You can’t stop the noise. When will you realize it and embrace this as a part of your lives? When you work for goals you had claimed to work for when you came into power we all profit. You get to stay in charge because the people genuinely like what you’re doing, and we get a better life. Why is this too hard to do? Why must it be Gimmegimme gimme and when someone tries pointing out how selfish it is they’re either silenced, ignored, or painted with a FUD brush.

  8. Simon Johnny says:

    And to think the security folk at scotland yard and the FBI have problems already tracking people, just wait until we’re mostly using IPv6. Ohhh the joys we’re going to have when they multicast over IPv6 for DDOS and hacking from address spaces that each IPv6 has is around the same as the entire address space IPv4 currently has….

  9. masamunecyrus says:

    With a few exceptions, anonymous’s activities are basically blowback from years of the older generations not only completely ignoring and not understanding the needs of the youth, but actively oppressing their freedoms — importantly, it is NOT blowback of the terrorist kind, it is blowback similar to the CIVIL DISOBEDIENCE kind. Those oppressors in power, now, would do well to harken back to their own youth in the 60s and 70s when they, too, practiced civil disobedience against their seniors.

    • travtastic says:

      when they, too, practiced civil disobedience against their seniors.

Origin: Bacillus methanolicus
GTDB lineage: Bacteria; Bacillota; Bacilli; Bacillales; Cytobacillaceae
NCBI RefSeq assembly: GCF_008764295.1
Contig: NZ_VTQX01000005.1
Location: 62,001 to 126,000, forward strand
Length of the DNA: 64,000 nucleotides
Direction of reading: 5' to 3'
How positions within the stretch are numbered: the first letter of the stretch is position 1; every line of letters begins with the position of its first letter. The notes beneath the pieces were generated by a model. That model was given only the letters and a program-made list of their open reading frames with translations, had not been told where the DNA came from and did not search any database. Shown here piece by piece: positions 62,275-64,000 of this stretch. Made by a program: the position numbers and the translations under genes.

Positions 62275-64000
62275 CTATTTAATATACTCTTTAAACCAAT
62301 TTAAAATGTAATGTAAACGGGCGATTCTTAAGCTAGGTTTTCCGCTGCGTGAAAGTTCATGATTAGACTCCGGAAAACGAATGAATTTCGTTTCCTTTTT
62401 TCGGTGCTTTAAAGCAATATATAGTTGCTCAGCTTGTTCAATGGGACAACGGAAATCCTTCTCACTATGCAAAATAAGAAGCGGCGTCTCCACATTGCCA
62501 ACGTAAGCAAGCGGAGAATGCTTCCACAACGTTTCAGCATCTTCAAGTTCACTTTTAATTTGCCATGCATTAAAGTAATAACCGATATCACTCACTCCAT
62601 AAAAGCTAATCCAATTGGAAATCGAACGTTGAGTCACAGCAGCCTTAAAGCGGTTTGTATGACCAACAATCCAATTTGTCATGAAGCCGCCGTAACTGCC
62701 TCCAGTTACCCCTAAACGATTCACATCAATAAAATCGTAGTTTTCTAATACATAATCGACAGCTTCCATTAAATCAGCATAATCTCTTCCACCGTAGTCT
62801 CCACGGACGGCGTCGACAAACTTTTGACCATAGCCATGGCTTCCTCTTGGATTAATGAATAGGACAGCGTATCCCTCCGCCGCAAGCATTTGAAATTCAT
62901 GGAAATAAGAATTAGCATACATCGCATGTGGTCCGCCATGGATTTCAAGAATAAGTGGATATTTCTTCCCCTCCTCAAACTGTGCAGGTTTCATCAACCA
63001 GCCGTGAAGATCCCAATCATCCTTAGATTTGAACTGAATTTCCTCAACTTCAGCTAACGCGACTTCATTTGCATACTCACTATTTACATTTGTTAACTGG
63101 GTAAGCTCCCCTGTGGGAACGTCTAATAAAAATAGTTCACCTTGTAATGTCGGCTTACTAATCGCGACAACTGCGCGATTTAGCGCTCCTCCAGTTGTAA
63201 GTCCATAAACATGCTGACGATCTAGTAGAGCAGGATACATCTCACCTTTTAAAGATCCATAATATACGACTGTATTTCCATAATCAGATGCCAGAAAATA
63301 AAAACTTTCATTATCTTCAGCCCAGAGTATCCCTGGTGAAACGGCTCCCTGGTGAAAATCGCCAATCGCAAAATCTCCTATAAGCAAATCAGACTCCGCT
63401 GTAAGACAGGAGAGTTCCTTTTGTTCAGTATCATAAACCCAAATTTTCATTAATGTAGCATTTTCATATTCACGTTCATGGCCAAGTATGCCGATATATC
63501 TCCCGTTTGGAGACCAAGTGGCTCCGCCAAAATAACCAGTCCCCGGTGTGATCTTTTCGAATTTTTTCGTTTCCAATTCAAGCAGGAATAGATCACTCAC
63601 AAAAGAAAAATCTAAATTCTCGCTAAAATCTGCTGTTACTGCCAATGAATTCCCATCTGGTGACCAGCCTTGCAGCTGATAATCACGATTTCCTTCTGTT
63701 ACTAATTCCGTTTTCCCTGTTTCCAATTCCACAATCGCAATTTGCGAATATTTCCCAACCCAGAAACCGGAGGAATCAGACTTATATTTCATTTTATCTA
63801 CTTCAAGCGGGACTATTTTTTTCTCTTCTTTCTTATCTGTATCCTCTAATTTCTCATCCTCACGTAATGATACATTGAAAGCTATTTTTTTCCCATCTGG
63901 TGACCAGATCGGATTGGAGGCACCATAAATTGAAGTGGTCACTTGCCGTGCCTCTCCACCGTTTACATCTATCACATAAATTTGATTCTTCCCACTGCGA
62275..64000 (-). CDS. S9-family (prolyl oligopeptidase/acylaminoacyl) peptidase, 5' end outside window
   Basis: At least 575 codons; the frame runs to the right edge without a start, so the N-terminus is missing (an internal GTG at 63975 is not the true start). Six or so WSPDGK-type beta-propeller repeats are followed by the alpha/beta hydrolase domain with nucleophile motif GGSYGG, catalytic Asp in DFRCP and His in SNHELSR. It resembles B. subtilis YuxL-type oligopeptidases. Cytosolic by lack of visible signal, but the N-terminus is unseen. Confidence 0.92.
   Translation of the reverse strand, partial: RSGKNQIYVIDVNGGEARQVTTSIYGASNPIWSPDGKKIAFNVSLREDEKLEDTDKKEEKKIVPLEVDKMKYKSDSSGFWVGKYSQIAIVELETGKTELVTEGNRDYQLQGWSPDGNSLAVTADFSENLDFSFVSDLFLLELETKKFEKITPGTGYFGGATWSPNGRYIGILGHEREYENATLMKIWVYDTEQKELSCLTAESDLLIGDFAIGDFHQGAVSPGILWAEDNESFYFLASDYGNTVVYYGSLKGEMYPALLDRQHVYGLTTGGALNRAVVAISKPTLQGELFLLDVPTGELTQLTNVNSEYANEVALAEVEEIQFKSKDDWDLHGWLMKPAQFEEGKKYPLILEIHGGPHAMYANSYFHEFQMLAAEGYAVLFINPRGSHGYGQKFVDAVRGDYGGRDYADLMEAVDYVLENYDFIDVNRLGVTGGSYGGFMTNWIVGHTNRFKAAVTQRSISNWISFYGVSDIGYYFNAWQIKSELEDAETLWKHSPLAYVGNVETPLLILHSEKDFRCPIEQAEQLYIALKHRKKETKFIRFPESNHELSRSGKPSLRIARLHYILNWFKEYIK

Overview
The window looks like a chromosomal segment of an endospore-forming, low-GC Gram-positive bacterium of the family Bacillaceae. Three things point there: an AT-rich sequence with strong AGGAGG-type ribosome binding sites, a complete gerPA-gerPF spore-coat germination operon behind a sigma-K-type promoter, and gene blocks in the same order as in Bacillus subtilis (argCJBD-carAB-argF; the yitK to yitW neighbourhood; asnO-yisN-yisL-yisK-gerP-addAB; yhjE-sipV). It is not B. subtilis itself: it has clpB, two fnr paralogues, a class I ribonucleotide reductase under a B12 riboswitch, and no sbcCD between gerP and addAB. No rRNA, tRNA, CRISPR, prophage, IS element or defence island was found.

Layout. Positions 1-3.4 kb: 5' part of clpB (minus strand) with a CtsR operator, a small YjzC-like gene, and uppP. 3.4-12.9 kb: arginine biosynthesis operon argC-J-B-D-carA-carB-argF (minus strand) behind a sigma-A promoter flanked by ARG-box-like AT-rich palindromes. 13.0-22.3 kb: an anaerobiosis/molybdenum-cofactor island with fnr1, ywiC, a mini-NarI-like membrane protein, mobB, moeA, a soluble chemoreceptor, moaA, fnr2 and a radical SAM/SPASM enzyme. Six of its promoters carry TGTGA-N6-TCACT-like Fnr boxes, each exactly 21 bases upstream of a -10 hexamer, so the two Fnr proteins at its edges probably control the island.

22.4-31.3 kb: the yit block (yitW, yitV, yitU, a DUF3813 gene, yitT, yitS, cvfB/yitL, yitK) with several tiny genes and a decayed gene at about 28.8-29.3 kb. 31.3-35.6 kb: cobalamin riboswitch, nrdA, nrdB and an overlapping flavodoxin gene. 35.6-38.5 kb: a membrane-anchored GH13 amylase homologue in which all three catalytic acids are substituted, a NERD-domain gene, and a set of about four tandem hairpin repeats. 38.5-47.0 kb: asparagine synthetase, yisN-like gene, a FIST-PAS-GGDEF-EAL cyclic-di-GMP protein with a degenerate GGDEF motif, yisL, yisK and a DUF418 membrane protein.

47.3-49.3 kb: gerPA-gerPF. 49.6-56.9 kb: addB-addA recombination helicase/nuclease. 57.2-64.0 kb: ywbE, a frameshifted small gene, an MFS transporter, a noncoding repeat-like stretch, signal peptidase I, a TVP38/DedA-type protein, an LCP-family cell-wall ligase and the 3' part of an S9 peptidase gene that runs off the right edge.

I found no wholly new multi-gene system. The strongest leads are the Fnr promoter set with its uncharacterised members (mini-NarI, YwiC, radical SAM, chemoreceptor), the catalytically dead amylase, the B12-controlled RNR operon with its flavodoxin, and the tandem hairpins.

But did they? I can honestly say that I’ve met tons of aged hippies, and I can’t think of one case of someone “growing up into the status quo”. Although again that’s my experience. I doubt if many of the people in power now were out in the streets protesting Vietnam, aside from some noteable exceptions. Status breeds status, and there hasn’t been much upwards-mobility to counteract that fact.

      • Ambiguity says:

        But did they? I can honestly say that I’ve met tons of aged hippies, and I can’t think of one case of someone “growing up into the status quo”.

        Almost every hippy grew up into the status quo. You meet them all the time — it’s just you can’t recognize them, ’cause they look normal now, owing to the fact that they’re the status quo.

        Steve Jobs, for example….

      • CH says:

        ” I doubt if many of the people in power now were out in the streets protesting Vietnam, aside from some noteable exceptions.”
        Well, that might be so in the US, where you need a lot of money to back you up into power. But in my country (Finland), if you look at pictures from protests and civil disobedience from the 70′s, you will see _a lot_ of familiar faces of today’s older generation of politicians.

  10. Thebes says:

    The “world” does not fear hactivism.
    The “world” does not fear Anonymous.
    The Corporations fear these activists.
    The Government fears these activists.
    The 1% fear them and the freedoms they are acting to defend.

    To the rest of the world they are our generation’s last best hope.

  11. ocschwar says:

    About the “fear” Anonymous inspires, I think the FBI is in for a very nasty surprise.   Their DDOS activities have become so run of the mill, so dog-bites-man, that the next jury faced with being asked to throw the book at a 16 year old participant, well, it is not going to play ball.